Generally, in the absence of any statutory or contractual provision to the contrary, the mere fact that a teacher's services are no longer necessary will not justify the dismissal of the teacher without further compensation prior to the expiration of his period of employment under a valid contract fixing a definite period of employment. Annot., 100 A.L.R.2d 1141, 1146 (1965). See also: 47 Am.Jur. Schools § 126, at 388 (1943).

Although there are cases to the contrary, we believe that the general rule is the correct rule and clearly represents the great weight of authority. There was no provision in our statutes at the time the contract was executed which permitted a school board to discharge a teacher because of a lack of pupils except (as provided in § 15-2509, N.D.R.C. of 1943) when the average attendance of pupils was less than six for ten consecutive days. This statute does not apply to this case. The contract does not state such a basis for dismissal. Accordingly, the termination of the contract constitutes a breach of the contract.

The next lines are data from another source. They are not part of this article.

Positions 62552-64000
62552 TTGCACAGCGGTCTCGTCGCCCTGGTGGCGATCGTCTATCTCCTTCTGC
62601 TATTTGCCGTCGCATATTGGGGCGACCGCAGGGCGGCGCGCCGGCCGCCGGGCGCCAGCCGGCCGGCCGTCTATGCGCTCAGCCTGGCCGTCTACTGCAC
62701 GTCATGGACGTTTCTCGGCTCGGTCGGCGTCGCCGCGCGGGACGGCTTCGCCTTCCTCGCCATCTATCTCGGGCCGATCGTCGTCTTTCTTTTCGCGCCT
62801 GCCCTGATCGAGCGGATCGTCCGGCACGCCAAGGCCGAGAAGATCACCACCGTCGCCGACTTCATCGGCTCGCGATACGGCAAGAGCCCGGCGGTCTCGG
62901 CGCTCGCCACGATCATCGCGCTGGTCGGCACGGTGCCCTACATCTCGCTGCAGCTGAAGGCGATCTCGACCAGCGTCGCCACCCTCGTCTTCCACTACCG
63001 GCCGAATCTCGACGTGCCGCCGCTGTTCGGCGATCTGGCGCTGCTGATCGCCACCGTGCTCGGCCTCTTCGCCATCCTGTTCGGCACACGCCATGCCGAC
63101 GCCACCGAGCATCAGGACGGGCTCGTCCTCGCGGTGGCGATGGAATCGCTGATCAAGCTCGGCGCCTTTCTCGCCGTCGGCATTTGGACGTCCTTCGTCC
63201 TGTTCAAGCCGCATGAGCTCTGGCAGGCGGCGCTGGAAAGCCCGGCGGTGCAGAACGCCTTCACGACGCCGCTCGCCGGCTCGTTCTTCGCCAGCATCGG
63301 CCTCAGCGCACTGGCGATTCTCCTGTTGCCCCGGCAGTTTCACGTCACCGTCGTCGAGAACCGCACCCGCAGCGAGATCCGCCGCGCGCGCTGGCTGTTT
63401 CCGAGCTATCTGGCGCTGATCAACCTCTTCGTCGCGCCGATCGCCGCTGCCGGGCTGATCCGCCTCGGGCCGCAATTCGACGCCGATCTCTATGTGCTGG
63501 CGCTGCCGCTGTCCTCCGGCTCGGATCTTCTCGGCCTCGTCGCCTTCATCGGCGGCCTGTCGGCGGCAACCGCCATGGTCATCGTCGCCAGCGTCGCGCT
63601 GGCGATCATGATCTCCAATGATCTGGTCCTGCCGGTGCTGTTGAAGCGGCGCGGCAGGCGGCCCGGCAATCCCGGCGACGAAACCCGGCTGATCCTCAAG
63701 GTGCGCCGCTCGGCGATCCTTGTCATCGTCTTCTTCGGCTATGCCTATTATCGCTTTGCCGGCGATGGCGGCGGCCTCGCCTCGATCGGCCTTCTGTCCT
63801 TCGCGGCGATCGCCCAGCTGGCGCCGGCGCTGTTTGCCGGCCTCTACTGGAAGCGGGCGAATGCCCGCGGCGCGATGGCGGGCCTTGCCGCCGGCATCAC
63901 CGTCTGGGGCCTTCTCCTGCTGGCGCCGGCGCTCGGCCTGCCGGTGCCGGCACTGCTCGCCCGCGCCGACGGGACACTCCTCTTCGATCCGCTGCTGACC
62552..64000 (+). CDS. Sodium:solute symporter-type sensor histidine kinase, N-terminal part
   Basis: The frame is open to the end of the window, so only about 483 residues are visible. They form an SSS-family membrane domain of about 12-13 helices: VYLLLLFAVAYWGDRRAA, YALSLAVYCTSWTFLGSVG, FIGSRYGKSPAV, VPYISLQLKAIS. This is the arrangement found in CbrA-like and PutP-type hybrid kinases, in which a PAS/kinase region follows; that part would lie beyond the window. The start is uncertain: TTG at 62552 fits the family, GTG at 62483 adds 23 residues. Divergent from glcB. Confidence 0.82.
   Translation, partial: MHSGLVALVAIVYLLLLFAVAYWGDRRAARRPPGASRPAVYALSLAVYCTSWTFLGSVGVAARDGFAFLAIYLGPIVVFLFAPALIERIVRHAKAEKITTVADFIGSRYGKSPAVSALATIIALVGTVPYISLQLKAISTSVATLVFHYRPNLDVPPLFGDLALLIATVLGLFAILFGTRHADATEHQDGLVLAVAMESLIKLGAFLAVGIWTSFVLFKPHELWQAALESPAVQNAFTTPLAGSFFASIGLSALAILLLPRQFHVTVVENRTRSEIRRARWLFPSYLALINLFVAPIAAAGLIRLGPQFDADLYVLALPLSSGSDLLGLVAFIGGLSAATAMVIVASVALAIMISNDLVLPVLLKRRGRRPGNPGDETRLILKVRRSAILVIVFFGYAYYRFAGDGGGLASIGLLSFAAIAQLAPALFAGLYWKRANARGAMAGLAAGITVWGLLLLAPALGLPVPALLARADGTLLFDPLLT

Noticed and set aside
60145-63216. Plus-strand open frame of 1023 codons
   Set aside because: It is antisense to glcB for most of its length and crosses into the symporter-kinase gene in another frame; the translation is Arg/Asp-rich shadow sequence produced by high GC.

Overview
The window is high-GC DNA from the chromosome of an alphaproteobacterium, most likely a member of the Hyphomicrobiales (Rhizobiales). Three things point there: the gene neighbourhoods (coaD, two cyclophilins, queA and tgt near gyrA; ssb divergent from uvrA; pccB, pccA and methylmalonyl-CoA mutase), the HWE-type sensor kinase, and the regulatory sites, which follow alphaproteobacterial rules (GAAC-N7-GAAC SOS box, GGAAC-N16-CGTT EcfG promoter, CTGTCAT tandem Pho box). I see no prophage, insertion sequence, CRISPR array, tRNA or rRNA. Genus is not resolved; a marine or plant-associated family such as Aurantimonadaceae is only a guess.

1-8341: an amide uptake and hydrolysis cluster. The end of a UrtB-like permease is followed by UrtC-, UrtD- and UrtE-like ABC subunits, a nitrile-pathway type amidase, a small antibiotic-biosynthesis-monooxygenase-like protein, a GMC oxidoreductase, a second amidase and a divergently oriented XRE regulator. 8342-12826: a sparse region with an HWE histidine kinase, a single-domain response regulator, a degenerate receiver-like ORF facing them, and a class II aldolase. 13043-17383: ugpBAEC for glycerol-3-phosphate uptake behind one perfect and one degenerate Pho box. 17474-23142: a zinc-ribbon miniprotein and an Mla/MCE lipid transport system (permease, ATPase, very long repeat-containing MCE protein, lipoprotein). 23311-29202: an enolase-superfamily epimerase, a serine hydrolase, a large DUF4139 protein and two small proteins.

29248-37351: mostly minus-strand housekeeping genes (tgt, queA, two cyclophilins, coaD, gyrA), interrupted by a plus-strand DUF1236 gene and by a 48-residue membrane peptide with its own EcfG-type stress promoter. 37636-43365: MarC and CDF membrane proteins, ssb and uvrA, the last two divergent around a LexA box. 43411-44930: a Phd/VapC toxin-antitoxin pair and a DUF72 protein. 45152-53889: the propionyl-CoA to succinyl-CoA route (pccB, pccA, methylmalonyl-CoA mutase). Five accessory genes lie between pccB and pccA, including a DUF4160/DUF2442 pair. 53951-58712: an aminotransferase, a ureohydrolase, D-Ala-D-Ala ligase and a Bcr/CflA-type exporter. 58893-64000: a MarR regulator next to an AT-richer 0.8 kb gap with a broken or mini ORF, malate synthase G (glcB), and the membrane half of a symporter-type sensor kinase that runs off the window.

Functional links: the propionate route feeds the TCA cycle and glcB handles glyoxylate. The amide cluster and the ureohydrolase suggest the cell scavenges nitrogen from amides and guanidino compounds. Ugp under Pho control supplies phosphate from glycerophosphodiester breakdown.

In an action for breach of contract by a public school teacher, the measure of damages is the wages which would have been paid under the contract alleged to have been breached, less any sum actually earned or which might have been earned by the teacher by the exercise of reasonable diligence in seeking and obtaining other similar employment. Blood v. Spring Creek Number 12, Common School Dist., 78 S.D. 580, 105 N.W.2d 545, 548, 92 A.L.R.2d 746.

The school district must assume the burden of proving that a teacher has failed to exercise reasonable diligence in seeking employment to minimize his damages on a breach of his contract by the school district. See: Miller v. South Bend Special School Dist. No. 1, 124 N.W.2d 475, 480 (N.D.1963); Zeller v. Prior Lake Pub. Schools, Ind. Sch. Dist. No. 719, 259 Minn. 487, 108 N.W.2d 602, 606, 89 A.L.R.2d 1012.

A review of all the evidence does not show us that this burden has been sustained in this case. We therefore conclude that Mrs. Meier is entitled to recover from the school district the amount of her salary less $267 paid to her, or a total of $4,183. The judgment of the trial court is reversed, and the case is remanded with instructions to the trial court to enter judgment in the sum of $4,183 plus interest thereon at the rate of four per cent per annum.

TEIGEN, C.J., and STRUTZ and KNUDSON, JJ., concur.

MURRAY, J., not being a member of the Court at the time of submission of this case, did not participate.